The peace of Christ be with you all.

I come in peace.

As some of you have figured out, I am an historian obsessed with getting it right.  And by “it” I mean, what Jesus intended to happen, worked for, died for and the original meaning of it all.  Time and politics always obscures original intent.  And I have to know what really happened 2000 years ago?  What did Jesus say?  We have four gospels in the Bible.  Did he say anything else?  Why do we have these books in our Bible?  Who made that decision?  What was the counter argument?  Who called that meeting in the first place and why?  What were the politics involved at the time?  “Because I said so” has never worked for me.

This is the stuff that keeps me up at night.

As every historian knows, one side-effect of looking very closely at the history of humans is that it leads to the development of a rash of dark opinions about them.  The more I learn about any period of time, the more the behavior of people seems to fall predictably short of the simple expectation that they, we, will do the right thing.  We, the people, are universally capable of glorious acts of selfless service and compassion, yet we usually prove ourselves more inclined toward mindlessly going along with, if not perpetuating, darkness, including some of the great horrors of humankind.

I am deeply troubled by the word Christian, for instance, because of its 1700 year tradition of bringing death and injustice according to the political notions of those in power at any given point in time, including the present.  For instance: I often argue that Adolf Hitler was in no way an anomaly.  The German people, especially those from his region, had made the senseless slaughter of Jews part of their Easter celebrations since Constantine’s mother, Helen, suggested the whole affair was all the Jew’s fault.  Thus ensued 1600 years of Germanic people burning down Jewish villages and killing innocents for Jesus’ sake.  Hitler was inevitable in Germany.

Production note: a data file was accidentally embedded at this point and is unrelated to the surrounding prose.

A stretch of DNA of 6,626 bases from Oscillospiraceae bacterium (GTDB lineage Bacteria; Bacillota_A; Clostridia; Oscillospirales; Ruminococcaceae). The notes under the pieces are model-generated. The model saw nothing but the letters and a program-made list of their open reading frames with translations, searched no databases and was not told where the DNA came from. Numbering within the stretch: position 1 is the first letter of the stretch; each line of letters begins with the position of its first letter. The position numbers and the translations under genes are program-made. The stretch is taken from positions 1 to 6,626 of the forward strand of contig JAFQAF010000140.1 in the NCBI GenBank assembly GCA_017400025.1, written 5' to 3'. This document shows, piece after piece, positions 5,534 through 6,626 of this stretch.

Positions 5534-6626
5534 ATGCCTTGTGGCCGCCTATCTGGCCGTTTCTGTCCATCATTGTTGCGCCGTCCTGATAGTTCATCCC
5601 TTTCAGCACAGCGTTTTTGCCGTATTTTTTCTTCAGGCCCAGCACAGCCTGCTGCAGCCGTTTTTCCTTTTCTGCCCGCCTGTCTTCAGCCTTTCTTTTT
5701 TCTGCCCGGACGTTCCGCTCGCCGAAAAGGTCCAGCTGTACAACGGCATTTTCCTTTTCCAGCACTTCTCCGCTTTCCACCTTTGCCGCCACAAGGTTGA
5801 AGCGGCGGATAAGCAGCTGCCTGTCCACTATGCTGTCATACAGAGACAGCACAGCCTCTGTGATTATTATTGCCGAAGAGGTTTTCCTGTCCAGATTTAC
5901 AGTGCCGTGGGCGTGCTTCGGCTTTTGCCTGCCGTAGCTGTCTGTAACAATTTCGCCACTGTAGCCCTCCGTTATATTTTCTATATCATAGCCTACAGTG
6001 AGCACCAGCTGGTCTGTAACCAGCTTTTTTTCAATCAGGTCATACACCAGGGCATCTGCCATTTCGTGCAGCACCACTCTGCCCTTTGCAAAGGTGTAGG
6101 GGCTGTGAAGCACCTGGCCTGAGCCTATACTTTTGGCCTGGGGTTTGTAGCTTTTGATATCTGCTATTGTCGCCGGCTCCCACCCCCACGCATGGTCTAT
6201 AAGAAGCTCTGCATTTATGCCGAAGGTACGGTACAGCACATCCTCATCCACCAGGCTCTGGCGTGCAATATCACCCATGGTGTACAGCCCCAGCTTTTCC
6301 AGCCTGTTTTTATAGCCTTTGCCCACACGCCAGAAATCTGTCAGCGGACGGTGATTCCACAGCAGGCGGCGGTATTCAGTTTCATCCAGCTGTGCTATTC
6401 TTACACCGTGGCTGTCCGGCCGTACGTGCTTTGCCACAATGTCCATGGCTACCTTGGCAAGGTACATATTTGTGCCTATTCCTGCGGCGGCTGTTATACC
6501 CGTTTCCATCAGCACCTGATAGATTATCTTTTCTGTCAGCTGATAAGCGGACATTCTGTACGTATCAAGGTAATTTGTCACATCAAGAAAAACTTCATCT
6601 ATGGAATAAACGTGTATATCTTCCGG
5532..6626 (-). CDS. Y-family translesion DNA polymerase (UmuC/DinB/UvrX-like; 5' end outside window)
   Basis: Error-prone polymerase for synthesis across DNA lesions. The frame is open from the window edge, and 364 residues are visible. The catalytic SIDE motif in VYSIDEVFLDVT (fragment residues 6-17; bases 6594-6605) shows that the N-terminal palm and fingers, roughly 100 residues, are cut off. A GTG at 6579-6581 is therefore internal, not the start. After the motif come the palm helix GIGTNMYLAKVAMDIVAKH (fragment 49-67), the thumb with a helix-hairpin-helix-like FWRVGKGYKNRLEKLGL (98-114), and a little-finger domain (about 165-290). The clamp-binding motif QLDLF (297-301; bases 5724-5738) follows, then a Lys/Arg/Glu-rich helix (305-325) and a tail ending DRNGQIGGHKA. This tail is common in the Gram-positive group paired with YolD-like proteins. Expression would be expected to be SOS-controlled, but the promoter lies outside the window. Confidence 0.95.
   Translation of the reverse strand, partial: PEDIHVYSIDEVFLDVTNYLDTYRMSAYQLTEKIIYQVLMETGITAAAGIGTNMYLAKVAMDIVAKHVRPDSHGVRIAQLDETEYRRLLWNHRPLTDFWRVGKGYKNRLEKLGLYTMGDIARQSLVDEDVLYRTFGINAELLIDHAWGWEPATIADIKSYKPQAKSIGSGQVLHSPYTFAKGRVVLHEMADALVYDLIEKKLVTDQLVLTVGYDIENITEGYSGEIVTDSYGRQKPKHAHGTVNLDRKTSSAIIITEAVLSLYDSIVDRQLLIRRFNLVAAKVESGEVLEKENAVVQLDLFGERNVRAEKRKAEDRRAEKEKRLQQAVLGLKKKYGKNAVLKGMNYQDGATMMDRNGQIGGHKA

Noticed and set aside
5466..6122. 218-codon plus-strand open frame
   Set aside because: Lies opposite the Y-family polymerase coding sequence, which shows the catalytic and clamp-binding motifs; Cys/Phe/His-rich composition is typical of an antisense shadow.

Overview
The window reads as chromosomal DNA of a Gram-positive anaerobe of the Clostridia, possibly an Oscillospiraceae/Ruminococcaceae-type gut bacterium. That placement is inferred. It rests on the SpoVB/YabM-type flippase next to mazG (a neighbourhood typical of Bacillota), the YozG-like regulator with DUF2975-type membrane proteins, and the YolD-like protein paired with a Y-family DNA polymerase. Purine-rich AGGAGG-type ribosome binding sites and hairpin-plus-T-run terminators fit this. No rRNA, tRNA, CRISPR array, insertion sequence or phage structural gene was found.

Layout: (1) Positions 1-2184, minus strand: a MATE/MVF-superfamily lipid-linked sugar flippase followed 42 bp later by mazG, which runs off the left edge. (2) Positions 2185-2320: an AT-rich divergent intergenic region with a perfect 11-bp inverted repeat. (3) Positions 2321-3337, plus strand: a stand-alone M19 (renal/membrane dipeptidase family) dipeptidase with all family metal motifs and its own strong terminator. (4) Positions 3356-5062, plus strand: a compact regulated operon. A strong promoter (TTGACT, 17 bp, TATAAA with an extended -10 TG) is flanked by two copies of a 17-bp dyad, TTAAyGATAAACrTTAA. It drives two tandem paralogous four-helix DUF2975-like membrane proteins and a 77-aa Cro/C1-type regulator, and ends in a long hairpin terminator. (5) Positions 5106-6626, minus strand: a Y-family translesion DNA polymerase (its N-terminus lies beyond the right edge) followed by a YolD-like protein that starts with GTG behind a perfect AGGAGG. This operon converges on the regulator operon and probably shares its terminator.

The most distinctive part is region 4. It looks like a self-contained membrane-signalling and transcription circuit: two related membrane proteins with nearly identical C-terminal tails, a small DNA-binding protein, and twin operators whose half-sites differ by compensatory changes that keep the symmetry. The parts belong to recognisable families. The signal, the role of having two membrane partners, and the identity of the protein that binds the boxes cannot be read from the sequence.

The word Christian has blood all over it. The Bible and other great history books tell me this is the normal state of things.  But, like some of my literary heroes, my hunger to know more, know the good purposes of the religion I had adopted led me to the stacks of great libraries, almost forty years of obsessive research and grave disappointment.  You, all of you keep me positive.   How did we get to a thousand years, with minimal interruption, of Christians and Muslims killing each other, thousands of years of the faithful slaughtering the other faithful?  How did we screw this up?  And why do we keep messing up?

It should be no surprise that it was a bumper sticker that put me on this path; the one that said, “Jesus is coming, and boy is he pissed.”  Even at 15, I needed to know why that might be so.

That path led here, obviously; at least so far.  Thank you for having me.  I often feel like I stumbled upon the Agape here, the original collection of those inclined to build a better way in the name of Jesus and all things good and positive.  I’m surrounded by those who walk the walk, talk the talk and pray the prayers that need to be gathered and taken to God.  This place has felt like home since I walked in because I know I can say the following and not have a car in my driveway, a representative of the church, on Tuesday morning.

I consider myself a follower of the teachings of Jesus, all of them, even the ones that didn’t make the cut in 325 AD at the Council of Nicaea.  In many places with the name of Jesus on the door, you can’t make a statement like that.  And since Jesus, to my mind, was the ultimate transcendentalist humanist—going as far as dying for the cause of forgiving what is intrinsically wrong with human behavior—I am therefore a transcendentalist humanist.  And like Jesus, Thoreau, Gandhi, MLK, John Lennon, Pope Frances and all such humanists before and after, I am profoundly frustrated with humanity, including myself.  We have been told for literally ages upon ages that to give love, share love, make love and foster love is our mission; yet killing, hating, and oppressing by our daily choices and behaviors has always been and will always be the normal behavior of people, always, regardless of whether or not they call themselves Christians.

This, therefore, is our real starting point.  We are surrounded by darkness, sometimes our own darkness, yet our task is to bring light into that darkness.  This is, of course, the meaning of one necessarily being “in the world,” yet resisting the temptation to be “of the world.”  As people who seek to carry the divine within us, through communion in all its forms, it has been our task since Seth, the third child of Adam and Eve, to walk among the swords and armies, surrounded by materialism and narcissism and truckloads of distraction and say simply, “May the peace of Christ be with you, brother.”  “Sister, may I help you bear your heavy load.”


Be nice.

That’s it.